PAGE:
Fannie Mae’s Home Purchase Sentiment Index® Posts First Increase in Nine Months in November

Fannie Mae on Wednesday (12-7-22) released its Home Purchase Sentiment Index® (HPSI) for November. In November, the HPSI increased 0.6 points to a reading of 57.3—the first increase recorded in the past nine months. Nonetheless, the HPSI remains just above the all-time low that was established last month in October and well below its level a year ago. Year-over-year, the HPSI has declined 17.4 points.

According to the HPSI report, four of the index’s six components increased slightly month-over-month, including those associated with homebuying and home-selling conditions. However, both of those levels remain well below year-over-year levels, having declined a net 28 and 38 points, respectively.

Elevated mortgage rates continue to limit affordability, and 62% of respondents to the survey expect mortgage rates to rise even higher in 2023, compared to only 10% who expected rate to decline.

Adding additional background to the November HPSI and his expert analysis, Dr. Douglas G. Duncan, Fannie Mae’s Senior Vice-President and Chief Economist, said:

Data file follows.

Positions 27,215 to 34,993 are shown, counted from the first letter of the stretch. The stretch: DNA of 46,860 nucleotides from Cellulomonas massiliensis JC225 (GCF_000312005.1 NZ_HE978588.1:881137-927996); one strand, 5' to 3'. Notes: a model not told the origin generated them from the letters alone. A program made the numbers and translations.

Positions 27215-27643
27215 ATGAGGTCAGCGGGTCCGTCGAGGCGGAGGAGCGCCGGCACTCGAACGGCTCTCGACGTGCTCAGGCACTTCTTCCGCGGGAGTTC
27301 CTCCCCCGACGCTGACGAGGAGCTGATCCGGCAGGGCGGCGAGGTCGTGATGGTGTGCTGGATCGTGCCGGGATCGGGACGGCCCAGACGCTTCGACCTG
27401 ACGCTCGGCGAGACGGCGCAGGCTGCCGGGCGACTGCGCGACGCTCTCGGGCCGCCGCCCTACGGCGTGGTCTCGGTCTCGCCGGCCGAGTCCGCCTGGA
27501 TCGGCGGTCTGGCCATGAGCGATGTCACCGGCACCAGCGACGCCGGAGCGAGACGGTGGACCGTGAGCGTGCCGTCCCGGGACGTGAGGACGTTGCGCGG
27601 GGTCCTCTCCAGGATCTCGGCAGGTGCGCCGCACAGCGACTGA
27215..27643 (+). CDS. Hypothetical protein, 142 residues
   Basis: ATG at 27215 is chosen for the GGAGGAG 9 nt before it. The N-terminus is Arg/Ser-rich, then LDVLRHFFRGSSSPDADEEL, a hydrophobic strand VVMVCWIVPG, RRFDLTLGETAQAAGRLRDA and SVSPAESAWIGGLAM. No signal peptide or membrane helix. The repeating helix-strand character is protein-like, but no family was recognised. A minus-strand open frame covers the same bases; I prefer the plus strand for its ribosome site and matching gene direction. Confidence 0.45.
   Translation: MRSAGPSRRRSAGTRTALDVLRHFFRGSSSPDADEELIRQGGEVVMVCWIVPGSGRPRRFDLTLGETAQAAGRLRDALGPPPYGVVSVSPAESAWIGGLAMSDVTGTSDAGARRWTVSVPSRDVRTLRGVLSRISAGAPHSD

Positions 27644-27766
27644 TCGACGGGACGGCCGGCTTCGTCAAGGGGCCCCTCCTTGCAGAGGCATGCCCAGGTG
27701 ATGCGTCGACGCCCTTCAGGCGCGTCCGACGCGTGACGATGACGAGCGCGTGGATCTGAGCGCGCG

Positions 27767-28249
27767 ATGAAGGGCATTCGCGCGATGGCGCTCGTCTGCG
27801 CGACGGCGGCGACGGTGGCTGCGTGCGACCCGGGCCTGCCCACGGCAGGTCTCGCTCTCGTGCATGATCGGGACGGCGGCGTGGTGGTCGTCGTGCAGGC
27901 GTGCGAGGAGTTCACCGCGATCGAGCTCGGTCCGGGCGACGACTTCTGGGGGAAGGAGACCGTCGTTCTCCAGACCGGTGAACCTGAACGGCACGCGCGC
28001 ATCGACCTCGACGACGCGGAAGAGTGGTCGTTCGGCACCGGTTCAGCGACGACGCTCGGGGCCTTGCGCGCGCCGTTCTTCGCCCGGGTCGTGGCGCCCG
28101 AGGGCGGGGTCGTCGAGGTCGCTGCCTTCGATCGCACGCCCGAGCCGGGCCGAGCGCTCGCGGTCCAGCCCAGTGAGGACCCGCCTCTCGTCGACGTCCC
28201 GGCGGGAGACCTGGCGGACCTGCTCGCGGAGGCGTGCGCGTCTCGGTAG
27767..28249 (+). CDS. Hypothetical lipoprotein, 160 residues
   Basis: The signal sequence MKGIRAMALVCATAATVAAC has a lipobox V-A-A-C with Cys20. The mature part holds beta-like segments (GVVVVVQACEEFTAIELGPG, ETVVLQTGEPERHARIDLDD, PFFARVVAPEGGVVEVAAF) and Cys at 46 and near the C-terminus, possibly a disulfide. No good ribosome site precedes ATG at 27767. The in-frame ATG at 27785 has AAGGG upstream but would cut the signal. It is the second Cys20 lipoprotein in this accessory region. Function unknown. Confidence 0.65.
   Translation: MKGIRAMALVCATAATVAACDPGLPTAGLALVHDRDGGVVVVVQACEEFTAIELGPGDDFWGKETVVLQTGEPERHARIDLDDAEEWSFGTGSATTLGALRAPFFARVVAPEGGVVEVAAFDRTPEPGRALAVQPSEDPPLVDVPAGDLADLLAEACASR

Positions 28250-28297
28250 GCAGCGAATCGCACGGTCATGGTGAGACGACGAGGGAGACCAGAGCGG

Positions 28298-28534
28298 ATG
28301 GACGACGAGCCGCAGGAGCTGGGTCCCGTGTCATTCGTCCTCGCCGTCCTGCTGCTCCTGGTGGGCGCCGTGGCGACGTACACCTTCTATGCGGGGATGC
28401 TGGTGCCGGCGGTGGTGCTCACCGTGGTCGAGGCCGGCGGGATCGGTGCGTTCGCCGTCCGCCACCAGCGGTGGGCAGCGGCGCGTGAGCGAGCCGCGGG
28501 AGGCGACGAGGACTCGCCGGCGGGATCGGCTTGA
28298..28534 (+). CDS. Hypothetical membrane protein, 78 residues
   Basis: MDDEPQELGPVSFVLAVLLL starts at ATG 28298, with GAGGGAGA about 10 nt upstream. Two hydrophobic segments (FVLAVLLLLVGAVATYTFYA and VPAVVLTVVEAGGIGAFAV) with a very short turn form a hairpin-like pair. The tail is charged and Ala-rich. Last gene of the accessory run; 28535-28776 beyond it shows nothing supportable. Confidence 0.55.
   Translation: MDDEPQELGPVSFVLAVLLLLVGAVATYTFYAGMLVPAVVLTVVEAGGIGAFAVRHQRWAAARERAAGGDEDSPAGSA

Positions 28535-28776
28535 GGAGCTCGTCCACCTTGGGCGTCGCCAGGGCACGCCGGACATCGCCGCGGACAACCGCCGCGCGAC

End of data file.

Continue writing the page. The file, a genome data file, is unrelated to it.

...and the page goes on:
“Both consumer homebuying and home-selling sentiment are significantly lower than they were last year, which, in our view, is unsurprising considering mortgage rates have more than doubled and home prices remain elevated. Following eight months of consecutive declines, the HPSI did tick up slightly in November but is essentially unchanged since hitting its all-time low last month. Consumers continue to expect mortgage rates to rise but home prices to decline, a situation that we believe will contribute to a further slowing of home sales in the coming months, as both homebuyers and home-sellers have reason for apprehension. We expect mortgage demand to continue to be curtailed by affordability constraints, while homeowners with significantly lower-than-current mortgage rates may be discouraged from listing their property and potentially taking on a new, much higher mortgage rate.”

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